FIGS. 4 and 5 illustrate an embodiment of the sleeve applicator and is generally referred to by the numeral 140. In an exemplary embodiment, a cross-sectional view of the applicator along a longitudinal axis of the applicator 140 generally forms an Ή" shape. That is, the applicator 140 includes a cylindrical tube 145 forming a passageway 150. The applicator 140 includes a webbing 155 that extends across the entirety of the passageway 150 to divide a first portion 150a of the passageway 150 from a second portion 150b of the passageway 150. That is, the webbing 155 prevents fluid from flowing longitudinally through the passageway 150 and spaces the first portion 150a from the second portion 150b longitudinally. The applicator 140 also includes a plurality of holes 165 that extend through the wall of the tube 145, with each of the holes 165 allowing a fluid to flow from through the tube 145 and out of the first portion 150a of the passage and/or into the first portion 150a of the passage. The applicator 140 also includes a plurality of holes 170 that extend through the wall of the tube 145, with each of the holes 170 allowing a fluid to flow from through the tube 145 and out of the second portion 150b of the passageway and/or into second portion 150b of the passageway 150. The applicator 140 also includes two seals 175 and 180 spaced longitudinally along the exterior of the tube 145 such that the plurality of holes 165 and plurality of holes 170 are located between the seals 175 and 180. In operation, the applicator 140 is positioned within the passageway of the latch assembly 85 such that the internal geometry of the latch assembly 85 is positioned between the seals 175 and 180. After the seals 175 and 180 are sealingly engaged with the surface 85a of the latch assembly 85, a fluidic dissolvable compound is flowed through the first portion 150a of the passage and out of the first portion 150a of the passage through the plurality of holes 165. The fluidic dissolvable compound displaces any fluid located within a cavity formed between the latch assembly 85 and the applicator 140 and between the seals 175 and 180 (i.e., the application zone 185). The application zone 185 is defined at least partially in the longitudinal direction by the seals 175 and 180 and in the radial direction by the recessed surface 85c and/or the surface 85a and an external surface of the tube 145. The displaced fluid is forced out of the application zone 185 and into the second portion 150b of the passageway via the plurality of holes 170. The fluidic dissolvable compound is then accommodated within the application zone 185 to form the sleeve 100'. That is, the fluidic dissolvable compound is accommodated within the internal geometry (e.g., the recesses 130 and 135). The amount of fluidic dissolvable compound required to be pumped downhole is determined at least in part by the internal diameter of the tubing that conveys the dissolvable compound downhole. In an exemplary embodiment, the applicator 140 rotates relative to the latch assembly 85 to ensure a smooth surface when the outer diameter of the applicator 140 has similar helical features (material) as the washover assembly. The fluidic dissolvable compound is then hardened to become the first material.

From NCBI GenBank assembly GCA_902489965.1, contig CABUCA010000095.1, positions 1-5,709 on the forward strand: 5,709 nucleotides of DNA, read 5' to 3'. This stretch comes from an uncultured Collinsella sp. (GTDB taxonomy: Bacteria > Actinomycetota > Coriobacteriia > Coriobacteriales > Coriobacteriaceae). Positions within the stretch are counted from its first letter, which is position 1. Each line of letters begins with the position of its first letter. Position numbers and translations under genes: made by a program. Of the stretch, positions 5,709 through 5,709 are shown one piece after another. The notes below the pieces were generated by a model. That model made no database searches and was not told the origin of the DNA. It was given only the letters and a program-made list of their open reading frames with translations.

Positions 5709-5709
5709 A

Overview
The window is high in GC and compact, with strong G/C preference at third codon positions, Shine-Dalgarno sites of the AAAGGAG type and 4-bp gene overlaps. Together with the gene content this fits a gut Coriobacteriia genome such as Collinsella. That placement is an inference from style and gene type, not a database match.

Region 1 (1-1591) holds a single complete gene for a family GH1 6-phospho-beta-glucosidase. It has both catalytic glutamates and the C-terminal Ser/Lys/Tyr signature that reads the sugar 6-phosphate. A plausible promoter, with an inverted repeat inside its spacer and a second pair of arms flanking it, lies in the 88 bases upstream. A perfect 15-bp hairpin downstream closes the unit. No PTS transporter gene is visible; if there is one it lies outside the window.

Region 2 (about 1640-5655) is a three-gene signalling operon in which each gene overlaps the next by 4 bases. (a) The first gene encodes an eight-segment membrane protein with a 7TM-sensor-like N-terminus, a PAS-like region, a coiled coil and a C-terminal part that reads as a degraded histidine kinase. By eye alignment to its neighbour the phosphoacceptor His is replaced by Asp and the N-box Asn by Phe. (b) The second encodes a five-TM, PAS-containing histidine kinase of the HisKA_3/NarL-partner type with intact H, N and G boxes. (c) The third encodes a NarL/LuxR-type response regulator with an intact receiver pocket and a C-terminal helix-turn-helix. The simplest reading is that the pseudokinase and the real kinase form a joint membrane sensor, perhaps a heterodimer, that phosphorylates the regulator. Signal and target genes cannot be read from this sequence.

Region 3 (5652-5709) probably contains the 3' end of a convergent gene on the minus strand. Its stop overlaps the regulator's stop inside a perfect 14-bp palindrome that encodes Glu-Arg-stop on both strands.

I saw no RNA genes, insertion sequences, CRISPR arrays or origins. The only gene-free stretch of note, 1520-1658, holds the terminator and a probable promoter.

In an exemplary embodiment, the internal diameter 100a of the sleeve 100 is consistent or substantially consistent (within 10%) throughout the length (measured along the longitudinal axis of the sleeve 100) of the sleeve 100. That is, the material of the sleeve 100 fills the recesses 130 and 135 such that the internal diameter 100a of the sleeve 100 is the equal to or substantially equal to as the internal diameter 80b of the casing 80. Thus, the sleeve 100 and/or the sleeve 100' is a full-internal-diameter access sleeve. Therefore, as the sleeve 100 is flush with the casing 80, the flow of fluid through the sleeve 100 is more laminar, and less turbulent, compared to protective sleeves having variable internal diameters and/or internal diameters that are different from the casing 80. Moreover, as the sleeve 100 has a consistent internal diameter 100a, there are no recesses formed within the interior surface 115 of the sleeve 100 in which debris can accumulate. Thus, a run to clean out those recesses is avoided.

In an exemplary embodiment, the sleeve 100 and/or the sleeve 100' protects the internal geometry of the latch assembly 85 (e.g., the recesses 130 and 135, etc.) with the dissolvable compound or the first material, that will isolate the internal geometry of the latch assembly 85 from debris and residues generated from drilling and cementing operations. Once drilling and cementing operations are completed, the first material will be dissolved to expose the internal geometry of the latch assembly 85 entirely. The first material may be dissolved either by being in contact with a special type of fluid, such as the first fluid, or by been exposed to a change in temperature. Once the internal geometry of the latch assembly 85 is exposed, latch keys (of other downhole tools) may engage with at least a portion of the internal geometry of the latch assembly 85 to provide a fixed support required for installation of multilateral tools. The sleeve 100 and/or 100' may save a trip downhole to clean the internal geometry of the latch assembly 85 from any debris generated in cementing or drilling operations.